I look forward to working with the 14th council on such issues as the following: improving the town's overall infrastructure, both above-ground and underneath; and in view of the fact that Watertown is one of the most densely populated cities in the Commonwealth, we need to look for opportunities to support and improve upon our commitment to open space. We also need to resurrect the bicycle/walk path plan that has become dusty on the shelf. We also need to investigate the town's electoral process, and this examination will cover all activities before, during, and after the election, including the manager's preemptive bid to take the matter to the Superior Court if the candidate had not taken action.

In addition it is imperative that we examine our charter, in order to make some substantive changes to it. It has become quite evident that changes are in order. One question that quickly comes to mind is whether the president of the council should be chosen by the council rather than the general public and also whether any other form of government would be closer and more representative of the people. There has existed for some time an imbalance between the legislative and executive branch that must be addressed.

In closing, in reflecting back over the past two years, could we have presented ourselves better on camera -- certainly so. My personal goal for the next two years is to officiate over a more mundane, hard-working council. I am asking for the cooperation of each and every councilor to assist me in this endeavor. Thank you for your attention this evening.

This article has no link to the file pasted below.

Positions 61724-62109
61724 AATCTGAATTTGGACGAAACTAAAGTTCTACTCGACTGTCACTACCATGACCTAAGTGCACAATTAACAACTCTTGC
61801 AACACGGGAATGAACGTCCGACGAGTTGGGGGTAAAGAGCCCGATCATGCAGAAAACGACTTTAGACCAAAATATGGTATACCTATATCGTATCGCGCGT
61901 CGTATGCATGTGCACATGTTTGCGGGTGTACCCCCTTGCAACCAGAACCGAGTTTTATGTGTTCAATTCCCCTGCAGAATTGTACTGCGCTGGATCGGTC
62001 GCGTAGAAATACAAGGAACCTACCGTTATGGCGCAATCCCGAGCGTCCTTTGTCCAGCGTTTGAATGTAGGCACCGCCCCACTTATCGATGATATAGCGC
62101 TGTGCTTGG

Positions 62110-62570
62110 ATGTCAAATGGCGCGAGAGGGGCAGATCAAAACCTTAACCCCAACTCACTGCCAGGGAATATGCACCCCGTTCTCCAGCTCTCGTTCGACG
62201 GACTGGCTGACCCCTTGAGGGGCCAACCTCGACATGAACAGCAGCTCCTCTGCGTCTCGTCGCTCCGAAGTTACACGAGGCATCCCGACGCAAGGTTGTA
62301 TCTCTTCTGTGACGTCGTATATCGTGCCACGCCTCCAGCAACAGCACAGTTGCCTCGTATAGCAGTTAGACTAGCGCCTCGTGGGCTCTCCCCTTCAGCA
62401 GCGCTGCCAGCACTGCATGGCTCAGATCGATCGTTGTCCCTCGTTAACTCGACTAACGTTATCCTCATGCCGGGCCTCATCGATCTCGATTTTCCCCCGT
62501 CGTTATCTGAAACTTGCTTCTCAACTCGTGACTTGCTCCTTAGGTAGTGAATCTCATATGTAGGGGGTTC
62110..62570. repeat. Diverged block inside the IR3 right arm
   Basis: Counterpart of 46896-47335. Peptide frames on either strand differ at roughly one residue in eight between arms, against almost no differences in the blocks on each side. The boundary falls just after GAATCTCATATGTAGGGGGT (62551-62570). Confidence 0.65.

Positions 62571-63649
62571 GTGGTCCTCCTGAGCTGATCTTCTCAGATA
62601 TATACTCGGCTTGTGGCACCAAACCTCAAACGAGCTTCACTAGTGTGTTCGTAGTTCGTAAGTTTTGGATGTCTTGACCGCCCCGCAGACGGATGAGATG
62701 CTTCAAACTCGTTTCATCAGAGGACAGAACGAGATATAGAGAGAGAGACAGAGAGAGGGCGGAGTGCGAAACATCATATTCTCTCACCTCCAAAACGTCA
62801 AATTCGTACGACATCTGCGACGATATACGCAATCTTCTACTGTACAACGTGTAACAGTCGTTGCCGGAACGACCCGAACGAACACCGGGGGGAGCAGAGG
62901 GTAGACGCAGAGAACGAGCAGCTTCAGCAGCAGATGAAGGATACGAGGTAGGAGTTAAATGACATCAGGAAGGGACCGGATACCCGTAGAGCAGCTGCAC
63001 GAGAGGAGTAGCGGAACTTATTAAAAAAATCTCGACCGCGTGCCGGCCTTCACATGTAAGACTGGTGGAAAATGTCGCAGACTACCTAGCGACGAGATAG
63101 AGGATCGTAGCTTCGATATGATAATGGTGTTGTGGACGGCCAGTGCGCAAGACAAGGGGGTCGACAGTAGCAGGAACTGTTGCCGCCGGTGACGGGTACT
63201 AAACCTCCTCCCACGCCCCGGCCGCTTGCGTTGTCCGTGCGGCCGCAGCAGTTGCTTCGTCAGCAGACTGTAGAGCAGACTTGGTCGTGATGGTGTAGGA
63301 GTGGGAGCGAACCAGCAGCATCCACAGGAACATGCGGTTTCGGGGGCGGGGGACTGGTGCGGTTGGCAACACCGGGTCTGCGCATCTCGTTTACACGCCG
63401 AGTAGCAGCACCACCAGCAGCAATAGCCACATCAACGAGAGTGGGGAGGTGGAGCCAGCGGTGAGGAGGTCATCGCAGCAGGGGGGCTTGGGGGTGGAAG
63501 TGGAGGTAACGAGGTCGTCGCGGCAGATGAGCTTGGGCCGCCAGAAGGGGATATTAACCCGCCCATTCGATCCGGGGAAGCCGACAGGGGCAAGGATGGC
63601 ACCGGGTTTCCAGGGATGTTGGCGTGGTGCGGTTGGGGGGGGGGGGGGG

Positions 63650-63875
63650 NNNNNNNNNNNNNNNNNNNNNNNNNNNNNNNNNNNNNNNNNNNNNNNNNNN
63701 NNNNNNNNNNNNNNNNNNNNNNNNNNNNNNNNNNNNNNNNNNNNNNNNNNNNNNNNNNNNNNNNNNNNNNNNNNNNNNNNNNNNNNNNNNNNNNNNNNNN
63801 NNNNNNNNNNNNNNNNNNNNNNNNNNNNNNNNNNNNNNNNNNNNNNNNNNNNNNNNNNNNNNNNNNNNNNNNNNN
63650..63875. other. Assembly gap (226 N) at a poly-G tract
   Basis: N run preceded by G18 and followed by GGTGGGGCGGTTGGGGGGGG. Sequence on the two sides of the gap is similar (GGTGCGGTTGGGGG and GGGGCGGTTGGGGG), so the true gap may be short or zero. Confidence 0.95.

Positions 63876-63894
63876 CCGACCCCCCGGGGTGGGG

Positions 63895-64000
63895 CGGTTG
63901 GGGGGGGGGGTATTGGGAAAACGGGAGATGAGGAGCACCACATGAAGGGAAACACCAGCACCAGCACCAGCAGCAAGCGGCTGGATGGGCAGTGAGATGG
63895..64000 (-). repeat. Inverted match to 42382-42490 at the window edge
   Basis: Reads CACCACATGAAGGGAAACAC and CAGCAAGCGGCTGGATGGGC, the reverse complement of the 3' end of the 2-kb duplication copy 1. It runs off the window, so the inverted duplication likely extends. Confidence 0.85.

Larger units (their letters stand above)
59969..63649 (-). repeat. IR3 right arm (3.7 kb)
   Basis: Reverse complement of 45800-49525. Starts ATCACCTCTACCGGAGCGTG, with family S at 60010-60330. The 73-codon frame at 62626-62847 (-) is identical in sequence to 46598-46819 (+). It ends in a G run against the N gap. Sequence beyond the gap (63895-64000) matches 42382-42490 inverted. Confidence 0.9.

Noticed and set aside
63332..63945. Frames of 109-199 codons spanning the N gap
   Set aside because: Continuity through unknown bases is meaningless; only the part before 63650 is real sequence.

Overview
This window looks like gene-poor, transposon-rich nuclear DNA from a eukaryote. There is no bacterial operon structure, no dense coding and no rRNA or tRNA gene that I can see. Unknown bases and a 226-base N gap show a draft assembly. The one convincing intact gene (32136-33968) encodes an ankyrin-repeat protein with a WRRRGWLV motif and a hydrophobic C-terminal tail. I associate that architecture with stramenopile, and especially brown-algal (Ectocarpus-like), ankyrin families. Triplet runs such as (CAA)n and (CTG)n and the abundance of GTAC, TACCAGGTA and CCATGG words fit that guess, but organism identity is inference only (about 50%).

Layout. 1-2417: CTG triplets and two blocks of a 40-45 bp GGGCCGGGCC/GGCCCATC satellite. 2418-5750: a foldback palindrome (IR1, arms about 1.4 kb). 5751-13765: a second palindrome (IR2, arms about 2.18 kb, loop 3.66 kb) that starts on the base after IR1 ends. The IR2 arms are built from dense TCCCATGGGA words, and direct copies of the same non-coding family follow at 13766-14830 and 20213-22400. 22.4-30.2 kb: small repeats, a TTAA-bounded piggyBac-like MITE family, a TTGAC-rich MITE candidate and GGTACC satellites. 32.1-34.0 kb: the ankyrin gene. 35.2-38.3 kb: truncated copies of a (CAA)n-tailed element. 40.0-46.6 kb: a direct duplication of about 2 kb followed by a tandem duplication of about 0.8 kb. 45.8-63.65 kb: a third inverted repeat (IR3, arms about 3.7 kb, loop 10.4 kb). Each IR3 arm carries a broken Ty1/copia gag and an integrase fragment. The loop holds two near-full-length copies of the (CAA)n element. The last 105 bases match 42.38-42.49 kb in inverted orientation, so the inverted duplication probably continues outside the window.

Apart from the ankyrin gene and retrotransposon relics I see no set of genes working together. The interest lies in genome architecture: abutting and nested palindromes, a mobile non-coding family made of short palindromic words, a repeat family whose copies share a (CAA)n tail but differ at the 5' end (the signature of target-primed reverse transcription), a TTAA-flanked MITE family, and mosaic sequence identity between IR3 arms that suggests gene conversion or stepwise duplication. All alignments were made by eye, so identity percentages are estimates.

A couple of things stand out. First, I think it's interesting that Younger wants a more "mundane" council, but he peppered his speech with barbs directed at the town manager, Mike Driscoll. Twice he chastises Driscoll for threatening to go to court to determine what went wrong with the town's election, and after that he implies that Driscoll's abuse of power is sufficient enough to change the town charter over. Never mind that Younger admits that Driscoll had the authority initiate a court review of the election. I will say that it seemed strange to me that Driscoll would want to take the town he manages to court, but it's even stranger still that he would need to ask permission from the very council whose election was the one that was suspect.

Younger appeared defensive, bringing up that everyone thought the last council didn't do anything. Then his examples of the things they accomplished were that they held a lot of meetings. Now, don't get me wrong, I know that the town councilors work very hard for very little compensation. Still, it seems to me that it would have been a better speech had Younger decided to talk more about his plans for the next two years than trying to defend any perceived inaction.

I hate to bring up George Lakoff in a discussion of town politics, but if someone tells me not to think of an elephant, my head is going to involuntarily fill with pachyderms. Similarly, if the president of the town council tells me that the last session wasn't as ineffective as everyone says, I'm immediately going to think the opposite.